THE STEWARDSHIP OF TIME
When I first learned about Alexander the Great (July 356 BC- June 323 BC), and that he only lived to the age of 32, I was amazed that one person could have had that many great exploits attributed to him in a mere 32 years.
Again, when I learned about Dr. Martin Luther King Jr. (January
1929-April 1968), and all that he accomplished, in only 39 years, I wondered
how a person could pack so much into such a short life. There are many people
who have lived up to, and further than, 70 years of age on this earth, and some
of us who are currently alive may yet live up to that age or grow even older,
but when we consider what has been accomplished during these life-times, we may
well be left with questions worth pondering.
It would not be fair for me to
imply that all people should live lives as spectacular as Alexander the Great
or Martin Luther King Jr., but what I would like us to explore is the good
stewardship of our time. How should
believers view time, biblically speaking?
How can believers glorify God in the way they manage the gift of time? What are some of the practical ways in which
one can manage time effectively and productively?
Those seventy years on this earth are loaned to us, and when it is our time to die, time is taken away from us. From this point of view, those seventy years are ours only in the sense that they are a gift from God."
THE GIFT OF TIME
According to Psalms 90:10, God has allocated mankind about
seventy years to live. If there is still strength, God has been known
to give us eighty or sometimes more
years to live. After that, we die. Life itself, the ability to live each moment,
is derived from God and is a gift from God.
Paul proclaims that, “God gives all men life and breath,” and that, “In
Him we live and move and have our being” (Acts 17:25, 28).
Given these facts, it would be correct to say that the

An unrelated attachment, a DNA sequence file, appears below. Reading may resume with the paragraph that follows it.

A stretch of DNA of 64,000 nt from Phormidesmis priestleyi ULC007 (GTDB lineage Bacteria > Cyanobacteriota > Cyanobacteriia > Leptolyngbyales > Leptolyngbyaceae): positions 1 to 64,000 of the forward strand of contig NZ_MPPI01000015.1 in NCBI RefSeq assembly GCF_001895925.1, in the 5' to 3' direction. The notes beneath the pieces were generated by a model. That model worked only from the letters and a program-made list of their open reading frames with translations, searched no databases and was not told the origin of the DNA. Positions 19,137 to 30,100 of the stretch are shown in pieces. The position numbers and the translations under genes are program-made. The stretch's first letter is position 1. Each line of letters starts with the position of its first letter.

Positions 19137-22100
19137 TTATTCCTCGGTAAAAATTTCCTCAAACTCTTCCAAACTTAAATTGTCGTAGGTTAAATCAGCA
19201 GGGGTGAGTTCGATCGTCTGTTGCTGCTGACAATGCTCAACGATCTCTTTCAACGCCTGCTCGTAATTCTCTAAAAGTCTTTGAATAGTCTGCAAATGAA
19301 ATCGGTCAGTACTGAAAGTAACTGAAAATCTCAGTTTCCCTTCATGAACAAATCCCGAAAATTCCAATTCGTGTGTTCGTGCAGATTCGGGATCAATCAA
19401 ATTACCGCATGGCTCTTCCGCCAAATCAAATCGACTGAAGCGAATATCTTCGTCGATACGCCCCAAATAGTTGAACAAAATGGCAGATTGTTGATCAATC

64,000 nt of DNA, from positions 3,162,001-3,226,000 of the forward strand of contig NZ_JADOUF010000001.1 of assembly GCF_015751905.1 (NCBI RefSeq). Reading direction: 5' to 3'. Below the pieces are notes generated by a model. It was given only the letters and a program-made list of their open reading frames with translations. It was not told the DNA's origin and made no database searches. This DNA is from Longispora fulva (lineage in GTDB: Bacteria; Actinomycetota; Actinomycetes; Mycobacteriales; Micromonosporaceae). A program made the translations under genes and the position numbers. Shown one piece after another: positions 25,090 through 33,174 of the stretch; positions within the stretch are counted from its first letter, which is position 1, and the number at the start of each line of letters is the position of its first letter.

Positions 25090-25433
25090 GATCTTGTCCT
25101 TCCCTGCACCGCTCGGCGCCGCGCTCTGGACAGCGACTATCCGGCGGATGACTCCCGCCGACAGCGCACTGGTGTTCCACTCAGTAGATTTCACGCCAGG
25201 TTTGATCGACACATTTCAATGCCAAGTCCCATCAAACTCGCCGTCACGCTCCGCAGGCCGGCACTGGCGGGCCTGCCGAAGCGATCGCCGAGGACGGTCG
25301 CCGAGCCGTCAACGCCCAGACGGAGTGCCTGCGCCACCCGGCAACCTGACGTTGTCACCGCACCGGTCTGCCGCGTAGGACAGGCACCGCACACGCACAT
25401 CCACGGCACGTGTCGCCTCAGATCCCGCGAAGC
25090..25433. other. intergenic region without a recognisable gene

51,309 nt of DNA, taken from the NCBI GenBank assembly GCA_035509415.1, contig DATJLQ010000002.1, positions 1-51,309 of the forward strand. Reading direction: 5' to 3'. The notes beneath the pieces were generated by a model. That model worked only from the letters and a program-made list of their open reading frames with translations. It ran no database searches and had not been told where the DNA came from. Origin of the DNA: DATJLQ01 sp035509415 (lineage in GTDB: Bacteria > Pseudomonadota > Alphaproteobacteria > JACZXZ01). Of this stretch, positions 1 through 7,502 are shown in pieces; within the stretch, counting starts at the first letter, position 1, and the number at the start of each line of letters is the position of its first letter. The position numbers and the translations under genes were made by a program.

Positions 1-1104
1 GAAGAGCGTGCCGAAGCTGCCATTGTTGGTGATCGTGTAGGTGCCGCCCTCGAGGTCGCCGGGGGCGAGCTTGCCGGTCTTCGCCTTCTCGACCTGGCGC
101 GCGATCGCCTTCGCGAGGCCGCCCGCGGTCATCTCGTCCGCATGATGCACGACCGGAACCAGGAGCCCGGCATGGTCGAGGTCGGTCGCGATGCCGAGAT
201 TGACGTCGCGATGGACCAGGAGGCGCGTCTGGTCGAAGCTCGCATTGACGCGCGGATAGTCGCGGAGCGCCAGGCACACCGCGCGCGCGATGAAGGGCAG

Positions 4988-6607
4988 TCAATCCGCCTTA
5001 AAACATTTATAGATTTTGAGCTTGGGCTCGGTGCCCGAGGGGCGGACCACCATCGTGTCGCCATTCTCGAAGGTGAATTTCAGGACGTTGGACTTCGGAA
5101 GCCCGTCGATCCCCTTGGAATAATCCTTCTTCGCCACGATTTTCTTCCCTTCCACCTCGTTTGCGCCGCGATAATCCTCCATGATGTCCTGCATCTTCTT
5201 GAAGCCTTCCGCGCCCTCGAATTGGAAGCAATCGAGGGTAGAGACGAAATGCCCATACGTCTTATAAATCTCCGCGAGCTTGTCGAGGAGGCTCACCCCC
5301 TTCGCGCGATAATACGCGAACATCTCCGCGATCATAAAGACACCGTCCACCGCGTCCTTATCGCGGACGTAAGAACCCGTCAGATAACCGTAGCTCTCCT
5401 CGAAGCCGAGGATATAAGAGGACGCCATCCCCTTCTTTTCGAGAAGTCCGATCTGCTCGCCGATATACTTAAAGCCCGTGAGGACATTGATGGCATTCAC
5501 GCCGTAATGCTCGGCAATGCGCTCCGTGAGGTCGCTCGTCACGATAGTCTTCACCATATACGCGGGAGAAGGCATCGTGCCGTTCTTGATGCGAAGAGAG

entire seventy years or longer is a gift from God. Those seventy years on this earth are loaned
to us, and when it is our time to die, time is taken away from us. From this point of view, those seventy years
are ours only in the sense that they are a gift from God. This being the case,
we are then accountable to God for how we use this gift of time. One Christian author puts it forthrightly
when she says, “Our time belongs to God.
Every moment is His, and we are under the most solemn obligation to
improve it to His glory” (Christ's Object Lessons, p. 342). For Christians it is important that they do
not pass the gift of life (time) without care as to what they have done with
MANAGE TIME AND GLORIFY GOD!
How we spend time can either
bring glory to God or dishonor Him. “So
whatever you eat or drink or whatever you do, do it all to the glory of God” (1
Cor. 10:31). It is incumbent therefore that Christians
ensure that their lives are lived, and all their activities are carried out to
the glory of God.
A quick answer to this challenge is to simply, as the
Bible puts it, “Do all to the glory of God.” In other words, our actions should
be acceptable and honorable in the eyes of God.
The following are some of the areas in which we can honor God with our
use of time:
Sabbath observance: Within the gift of life
or time, God has indicated to man how he is to manage portions of that
time. With reference to the Sabbath, God
says, “Remember the Sabbath day by keeping it holy. Six days you shall labor and
do all your work, but the seventh day is a Sabbath to the LORD your God. On it
you shall not do any work, neither you, nor your son or daughter, nor your
manservant or maidservant, nor your animals, nor the alien within your gates”
(Ex. 20:8-10). What we see here is that
while God has given to man the gift of time, God does give man instructions on
how to manage portions of the time which He has given to him.
Witnessing: Another way in which a believer
can use time to the glory of God, is by engaging in witnessing for Jesus. The commission that Christ gave to His
followers has direct implications for the stewardship of time. Jesus’ followers are bidden to go and make
disciples of all nations (Matt. 28:19).
This is one command that requires the use of time in order to fulfill
to others: Yet another way of giving glory to God in our use of time